To twerk or not to twerk 

Off the Rack tackles gender stereotypes with a parody of "Blurred Lines"

After the Miley Cyrus MTV Video Music Awards debacle last August, a few interesting parodies showed up on YouTube. Mostly, they were revisions of Robin Thicke's "Blurred Lines (feat. T.I.)," a song that was a significant part of the VMA onstage medley, "We Can't Stop/Blurred Lines/ Give it 2 U," wherein Cyrus twerked on stuffed animals and pointed a foam finger at Thicke's crotch while sticking out her tongue, KISS-style. (No need to describe it further; we can't stop remembering it.) One of those videos was created by screenwriter and veteran YouTube parodist Bart Baker, whose version quickly gets to the point by changing Thicke's intro line, "Everybody get up!" to "This song totally sucks," while flashing a "#creep" on the screen rather than the original "#thicke." The next line doesn't mince words either: "Come over here, if you want to get raped. By a creepy wannabe Timberlake." Another video, a more academic and playful parody produced by University of Auckland law students and titled "Defined Lines," begins with "Every bigot shut up!" and offers lines like, "Boy, you'd better quit, all your sexist ways ... it's time to undermine, the masculine confines."

click to enlarge Missoula Independent news
  • Cathrine L. Walters
  • Tahj Kjelland and the Mizzou Booty Crew parody Robin Thicke’s “Blurred Lines” in an attempt to “challenge pop culture stereotypes within the gender paradigm” for the upcoming Off the Rack fashion show.

At Blue Mountain Clinic's upcoming annual fundraiser, Off the Rack, attendees will be treated to another parody of the song. Hip-hop artist, slam poet, musician and all-around social justice activist Tahj Kjelland wrote the lyrics for this version. And he's collaborated with several other performers, including the Mizzou Booty Crew, plus his partner, Lynsey Bourke—the clinic's director of development, outreach and communication—to bring it to the stage. His lyrics match Thicke's a little more closely than the other parodies do, but he's shifted them in a way that completely upends the meaning. Instead of Thicke's line, "If you can't hear what I'm trying to say ... maybe I'm going deaf," he sings, "If I can't hear what you're sayin', then I'm a chauvinist." In Kjelland's lyrics, accountability for who's supposed to be doing the listening—the male singer or the female object—has switched. And replacing Thicke's "maybe" with a declarative sentence undercuts the idea of a blurred line: a chauvinist is a chauvinist, end of story.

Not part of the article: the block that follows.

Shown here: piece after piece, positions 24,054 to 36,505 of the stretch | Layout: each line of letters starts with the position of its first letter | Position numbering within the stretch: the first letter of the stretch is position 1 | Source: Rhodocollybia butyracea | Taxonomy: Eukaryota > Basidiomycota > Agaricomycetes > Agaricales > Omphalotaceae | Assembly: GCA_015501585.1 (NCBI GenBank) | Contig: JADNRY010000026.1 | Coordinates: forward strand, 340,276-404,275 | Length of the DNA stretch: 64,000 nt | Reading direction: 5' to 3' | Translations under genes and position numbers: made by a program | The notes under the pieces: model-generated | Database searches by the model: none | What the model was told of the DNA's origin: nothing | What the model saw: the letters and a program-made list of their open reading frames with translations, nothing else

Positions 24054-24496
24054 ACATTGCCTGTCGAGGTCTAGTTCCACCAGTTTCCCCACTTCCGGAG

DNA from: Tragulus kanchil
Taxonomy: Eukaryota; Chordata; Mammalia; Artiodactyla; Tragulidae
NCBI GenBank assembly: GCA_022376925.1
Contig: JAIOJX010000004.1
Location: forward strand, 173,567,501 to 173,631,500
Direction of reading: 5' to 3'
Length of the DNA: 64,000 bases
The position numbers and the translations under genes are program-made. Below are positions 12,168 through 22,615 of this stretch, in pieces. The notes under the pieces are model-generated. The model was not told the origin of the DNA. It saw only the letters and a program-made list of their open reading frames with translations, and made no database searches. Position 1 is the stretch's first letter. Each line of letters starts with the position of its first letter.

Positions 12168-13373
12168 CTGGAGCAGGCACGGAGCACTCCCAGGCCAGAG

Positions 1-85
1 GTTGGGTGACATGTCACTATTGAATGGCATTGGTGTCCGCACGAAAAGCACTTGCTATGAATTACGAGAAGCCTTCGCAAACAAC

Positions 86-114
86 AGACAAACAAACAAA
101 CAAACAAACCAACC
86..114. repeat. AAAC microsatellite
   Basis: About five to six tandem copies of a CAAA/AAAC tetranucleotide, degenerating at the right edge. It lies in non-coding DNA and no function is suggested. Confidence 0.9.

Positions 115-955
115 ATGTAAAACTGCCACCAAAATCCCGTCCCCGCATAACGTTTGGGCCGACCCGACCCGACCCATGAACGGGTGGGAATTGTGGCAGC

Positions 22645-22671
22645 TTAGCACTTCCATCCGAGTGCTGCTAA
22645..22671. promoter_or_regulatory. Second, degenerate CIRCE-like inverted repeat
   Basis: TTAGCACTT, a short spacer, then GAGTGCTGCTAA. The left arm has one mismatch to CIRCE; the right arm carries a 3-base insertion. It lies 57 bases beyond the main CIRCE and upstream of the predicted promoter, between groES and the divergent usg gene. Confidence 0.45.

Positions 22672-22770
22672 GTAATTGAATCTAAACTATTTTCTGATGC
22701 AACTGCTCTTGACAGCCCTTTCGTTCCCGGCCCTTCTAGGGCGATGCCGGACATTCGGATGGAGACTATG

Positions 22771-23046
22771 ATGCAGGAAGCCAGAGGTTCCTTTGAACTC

"I'm trying to match everything in the same tonality," Kjelland says, "but I'm flipping up the words to challenge pop culture's messages. What are the social engineers trying to say? We know sex sells, but what are the hidden messages? "

Kjelland, 37, also known under the moniker Tahjbo, has been doing hip-hop and spoken word since he was 13. He serves as the slam poetry organizer for the Montana Festival of the Book and plays the bass in local blues band Mudslide Charley. His upcoming album Crosscurrents mixes rap and reggae, features organ and guitar, and shows off his talent for biting social commentary, smooth phrasing and catchy beats and melodies. It's an imaginative collection that touches on social issues—sweatshop sneakers, for instance—but it's also music that embraces having a good time. "Fire, fire, loosen up the body now," he sings on one track. "Higher, higher. Let the flames burn and grow. Open up the soul."